I just had a very interesting meeting with a young, 30-something client-prospect. This man, husband, and father – was laser focused on making good financial decisions for himself and his family, and was saving money at a rate that will put him 15 years ahead of his peers.
It was really great to see commitment and discipline in action.
He came in however; to tell me that he was going to ‘stay the course’ he was on. For him, that meant loading up on his SEP tax-qualified plan – having his wife load up on her 401k plan at work, and funding 529 college plans for his two kids.
His ‘advisor’ had convinced him that the compounding benefit of tax deferral would put him way ahead of any strategy that involved saving after-tax dollars (which was my recommendation).
He was buying the logic of tax deferral being better – hook, line, and sinker.
So I asked him to participate in a little exercise with me. We know the “Rule of 72” tells us how long it will take to double a sum of money by dividing an interest rate into the figure – 72. Therefore, at 7.2% annual growth, money will double in 10 years (72/7.2% = 10 years).
So he correctly concluded that $1,000 would double to $2,000 in 10 years if it grew at 7.2%. Let’s assume that the $1,000 was pre-tax money going into his SEP, his wife’s 401k, or the kids’ 529 plans).
I then asked what would happen if he invested the after-tax equivalent ($700 – assuming a tax rate of 30%) for the same 10-year period. Again, he correctly predicted would grow to $1,400 in 10 years.
“See,” he said – “$2,000 is more than $1,400 – proving the value of tax deferral.”
“Not so fast Grasshopper,” I replied. The $2,000 is in a tax-qualified plan and is therefore 100% taxable. “What’s left,” I asked, “if we tax the $2,000 at the same 30% tax rate?” The answer of course is $1,400 – the exact same amount – to the penny – that the $700 after-tax figure would have grown to.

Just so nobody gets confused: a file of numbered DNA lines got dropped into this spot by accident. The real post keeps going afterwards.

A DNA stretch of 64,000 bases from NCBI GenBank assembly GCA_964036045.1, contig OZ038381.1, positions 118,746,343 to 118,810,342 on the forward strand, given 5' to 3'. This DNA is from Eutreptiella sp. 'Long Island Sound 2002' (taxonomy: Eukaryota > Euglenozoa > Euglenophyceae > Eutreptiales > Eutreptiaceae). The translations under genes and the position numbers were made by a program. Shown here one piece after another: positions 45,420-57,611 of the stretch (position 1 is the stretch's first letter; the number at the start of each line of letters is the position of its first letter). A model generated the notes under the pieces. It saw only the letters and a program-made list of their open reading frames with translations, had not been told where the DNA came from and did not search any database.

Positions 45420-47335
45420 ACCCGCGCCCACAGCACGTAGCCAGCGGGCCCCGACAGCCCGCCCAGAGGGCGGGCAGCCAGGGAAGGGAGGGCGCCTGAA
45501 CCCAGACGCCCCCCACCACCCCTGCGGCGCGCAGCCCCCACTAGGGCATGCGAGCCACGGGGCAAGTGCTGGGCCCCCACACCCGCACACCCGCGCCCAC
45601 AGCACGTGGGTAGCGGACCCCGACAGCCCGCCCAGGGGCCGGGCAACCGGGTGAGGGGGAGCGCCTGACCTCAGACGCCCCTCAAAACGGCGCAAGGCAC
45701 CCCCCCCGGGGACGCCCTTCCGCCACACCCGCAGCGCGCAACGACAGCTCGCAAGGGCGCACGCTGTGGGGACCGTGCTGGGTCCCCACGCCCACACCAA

“There is no mathematical advantage to tax-deferral,” I declared.
He squinted and tilted his head to the side a bit. Then his eyes brightened and he came firing back, “but the $700 account has grown to $1,400 – there is still tax due on the growth!” Spoken like a true “Wall-Streeter” and exactly why his professional “advisor” had been so adamant that tax-deferred growth was better than investing after-tax dollars.
Except that the advisor lives in a world where all growth is taxed. I live in a world where no growth is taxed. In my world, the $1,400 ending balance would bear no tax liability whatsoever – in which case my original statement – “there is no mathematical advantage to tax-deferral” – is 100% true and accurate.
Thankfully, this really smart, committed young man had the financial curiosity to listen and learn – and he has now set his family up with a much better plan. You can too – but only if you stop listening to the wrong people, and start listening to the right people.